But more important than that, the search engine is not an arbitrary function, it has a well known purpose that guides us to look for the right sorts of relationships and skip other theoretically possible but non-purposeful relationships. Clearly, simpler algorithms are easier to reverse-engineer than are more involved algorithms. Google’s pre-Florida algorithm was actually elegantly simple – post-Florida appears neither simple nor elegant.
How do we discover the algorithm?
Discovering the algorithm involves about 1% technique and 99% good ‘ol hard work.
We will measure whatever we can measure about top ranked pages, lower ranked pages, and the newly unranked pages and try to find features that differentiate one page from another. This is a discriminate, a function that discriminates a top ranking page from one that is not. For this “update” we are looking for one or more functions that are nearly binary in their influence on positioning. Small changes in ranking are of no interest in light of the large number of pages that have simply dropped from the results altogether.
The nature of search engines and their ultimate purpose will guide us in what to look for, but it also allows us to make a useful simplifying assumption. The core ranking algorithms that search engines use have all been, and for practical reasons will probably continue to be, composed as a linear combination of independant factors. Lapsing once more into English, this means that positioning is computed where each factor is multiplied by a “weight” and added together. This final result is the “score” that determines where the page gets placed in the results. If true, this characteristic allows us to view each feature or factor as an independent influence.
Experimental setup and methods
Owing to the nearly binary nature of the change Florida wrought, we can focus our attention on finding one of four conditions as shown in the table. If we can show that a proposed penalty feature is present in pages dropped from the results while simultaneously being absent from top ranked pages, we will have convincing evidence that the penalty is indeed a factor. This does not prove the matter, but with a sufficiently large number of pages that match this behavior, our confidence approaches certainty. As is usually the case, disproving a point is easier than its proof. We can readily discount most proposed penalty features by simply finding a single case of a top ranked page that exemplifies the feature. If the feature is absent from dropped pages, this is likewise a counter argument to the hypothetical penalty.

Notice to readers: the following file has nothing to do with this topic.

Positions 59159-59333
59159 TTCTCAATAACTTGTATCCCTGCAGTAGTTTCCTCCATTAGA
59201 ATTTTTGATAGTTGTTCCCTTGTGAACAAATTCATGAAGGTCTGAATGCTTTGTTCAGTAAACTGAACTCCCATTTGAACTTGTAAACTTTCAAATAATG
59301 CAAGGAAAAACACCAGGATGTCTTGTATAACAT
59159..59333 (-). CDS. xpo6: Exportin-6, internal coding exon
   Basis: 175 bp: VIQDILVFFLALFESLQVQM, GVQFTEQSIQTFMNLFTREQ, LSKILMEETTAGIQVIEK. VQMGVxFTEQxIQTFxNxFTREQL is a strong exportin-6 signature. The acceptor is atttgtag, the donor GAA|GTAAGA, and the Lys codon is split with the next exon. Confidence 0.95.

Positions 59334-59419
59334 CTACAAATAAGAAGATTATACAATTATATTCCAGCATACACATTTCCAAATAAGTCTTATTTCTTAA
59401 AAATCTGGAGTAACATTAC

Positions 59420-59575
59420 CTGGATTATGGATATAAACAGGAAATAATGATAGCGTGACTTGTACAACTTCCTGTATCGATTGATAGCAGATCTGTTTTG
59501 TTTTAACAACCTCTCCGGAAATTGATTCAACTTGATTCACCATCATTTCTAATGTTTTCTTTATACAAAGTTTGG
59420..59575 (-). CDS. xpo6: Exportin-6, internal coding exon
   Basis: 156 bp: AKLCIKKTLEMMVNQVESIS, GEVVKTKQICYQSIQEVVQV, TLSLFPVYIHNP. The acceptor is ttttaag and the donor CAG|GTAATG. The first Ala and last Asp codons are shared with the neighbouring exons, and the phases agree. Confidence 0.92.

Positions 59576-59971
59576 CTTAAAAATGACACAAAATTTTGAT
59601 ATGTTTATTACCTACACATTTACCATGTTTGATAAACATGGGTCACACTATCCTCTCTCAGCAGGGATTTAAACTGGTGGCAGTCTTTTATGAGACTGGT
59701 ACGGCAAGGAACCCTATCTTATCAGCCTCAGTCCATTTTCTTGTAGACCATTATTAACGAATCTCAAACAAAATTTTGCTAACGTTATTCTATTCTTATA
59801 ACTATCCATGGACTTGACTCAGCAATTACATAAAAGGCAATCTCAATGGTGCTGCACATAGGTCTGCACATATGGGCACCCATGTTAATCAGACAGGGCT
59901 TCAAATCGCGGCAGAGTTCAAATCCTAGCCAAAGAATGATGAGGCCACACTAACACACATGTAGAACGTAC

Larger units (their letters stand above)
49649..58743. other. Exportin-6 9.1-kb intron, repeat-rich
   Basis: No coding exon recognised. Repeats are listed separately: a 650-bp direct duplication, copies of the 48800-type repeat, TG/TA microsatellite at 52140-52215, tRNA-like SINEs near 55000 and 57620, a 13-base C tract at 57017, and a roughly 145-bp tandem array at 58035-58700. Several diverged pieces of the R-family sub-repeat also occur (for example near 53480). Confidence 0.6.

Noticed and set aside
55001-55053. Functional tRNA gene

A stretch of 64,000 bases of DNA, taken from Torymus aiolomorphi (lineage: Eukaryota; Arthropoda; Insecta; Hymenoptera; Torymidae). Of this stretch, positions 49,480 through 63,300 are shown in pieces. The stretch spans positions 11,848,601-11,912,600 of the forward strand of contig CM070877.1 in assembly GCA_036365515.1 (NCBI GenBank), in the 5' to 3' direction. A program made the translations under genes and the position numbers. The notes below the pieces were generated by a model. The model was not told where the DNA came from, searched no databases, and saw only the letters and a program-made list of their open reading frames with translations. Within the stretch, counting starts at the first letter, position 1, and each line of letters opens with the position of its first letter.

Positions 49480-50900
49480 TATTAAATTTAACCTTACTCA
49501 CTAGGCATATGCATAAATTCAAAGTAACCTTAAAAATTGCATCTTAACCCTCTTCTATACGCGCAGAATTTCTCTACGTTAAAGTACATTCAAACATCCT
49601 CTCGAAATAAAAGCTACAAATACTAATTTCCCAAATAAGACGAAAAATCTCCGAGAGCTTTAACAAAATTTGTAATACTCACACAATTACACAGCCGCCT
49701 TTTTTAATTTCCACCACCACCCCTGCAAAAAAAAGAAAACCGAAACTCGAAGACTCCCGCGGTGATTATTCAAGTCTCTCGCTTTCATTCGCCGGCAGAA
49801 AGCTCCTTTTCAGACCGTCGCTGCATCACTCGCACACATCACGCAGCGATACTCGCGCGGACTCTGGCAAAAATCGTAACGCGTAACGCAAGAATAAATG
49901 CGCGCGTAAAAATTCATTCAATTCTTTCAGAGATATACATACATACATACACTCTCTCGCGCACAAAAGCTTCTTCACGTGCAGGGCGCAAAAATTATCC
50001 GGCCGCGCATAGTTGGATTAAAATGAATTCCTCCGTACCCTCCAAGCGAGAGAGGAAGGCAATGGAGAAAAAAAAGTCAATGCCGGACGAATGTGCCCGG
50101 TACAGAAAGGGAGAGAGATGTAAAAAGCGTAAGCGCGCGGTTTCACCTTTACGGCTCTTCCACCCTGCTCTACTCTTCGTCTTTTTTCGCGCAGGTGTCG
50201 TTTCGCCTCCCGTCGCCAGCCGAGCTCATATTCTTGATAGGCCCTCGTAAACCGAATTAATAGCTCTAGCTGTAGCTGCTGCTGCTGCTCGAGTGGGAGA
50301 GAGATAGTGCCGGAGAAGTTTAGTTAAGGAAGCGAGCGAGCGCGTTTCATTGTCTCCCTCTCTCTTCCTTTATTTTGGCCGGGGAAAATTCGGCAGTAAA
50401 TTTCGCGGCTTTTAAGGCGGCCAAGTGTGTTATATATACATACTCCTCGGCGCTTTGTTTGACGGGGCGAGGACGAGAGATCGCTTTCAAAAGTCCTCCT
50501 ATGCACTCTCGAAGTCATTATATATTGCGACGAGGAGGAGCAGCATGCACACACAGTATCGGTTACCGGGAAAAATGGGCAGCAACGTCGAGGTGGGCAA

This procedure is acceptable only because of the seemingly binary nature of the change introduced with Florida. A “gentler” change would most likely demand a more numerical approach. Our standard procedure then is as follows:
- Given a proposed penalty feature, analyze top ranked pages in the Florida index looking for the presence of the penalty.
- If one or more examples of the penalty exist in top ranked pages, declare the proposal failed and move on.
- If the proposed penalty feature can not be found in top ranked pages, then attempt to find the feature in one or more pages that were dropped in the Florida index.
- The simultaneous existence of the penalty in dropped pages and its absence from top ranked pages is evidence of the penalty at work. Anything less than this, disproves the proposal.
Even in the best of cases this type of work is painfully tedious, but automated software tools can make it at least bearable. Doing the research presented here by hand would take many weeks. With OptiLink and some additional custom-built tools, it took “merely” days. If you are already an OptiLink licensee, then you will recognize many of the techniques presented below, and can reproduce a number these results using your own copy of software. Some of the more involved proposals did require modification of the existing software and construction of additional tools. Many of the new features added to OptiTools for these analyses may have continuing value so they will be rolled into the production copy of software later this month.
Hypothesis 1: over-optimized link text
Summary: The use of a large number of highly similar text links that use text contained in the title tag activates the penalty.
Example search: search engine optimization. Changed 41% by Florida.
Procedure: OptiLink was run on each of the top 10 results for the search and the results tabulated below. These are compared to the page at #404 that was ranked at #2 pre-Florida. Some of the results currently shown moved substantially during the three weeks immediately following Florida. This particular snapshot was done December 8, 2003. Notice how well the link text and page title of the top ranked page are optimized. See also the relatively predictable arrangement of Page Rank, Topic, Reputation, and Title in these results. This is what we expect to see when using OptiLink.
But then there’s that last row. This page clearly does not belong in that position when only the data shown are considered. Moreover, the link text and title for this dropped page is far less optimized than the current top results. This example directly contradicts the proposed penalty.
|1||www.seoinc.com||556||7||7, 7, 5||93,93,92||Search Engine Optimization Search Engine Placement|
|2||www.bruceclay.com/web_rank.htm||160||7||2,2,1||69,69,60||bruceclay.com – Search Engine Optimization, Ranking, Web Site Promotion, Free Advice and Placement Services|
|5||www.submittoday.com||289||6||7,6,5||43,43,43||Search Engine Optimization and Search Engine Submission Services – Submit Today|
|6||www.scrubtheweb.com/abs||170||6||4,2,2||1,0,0||Search Engine Optimization and Site Promotional Tools|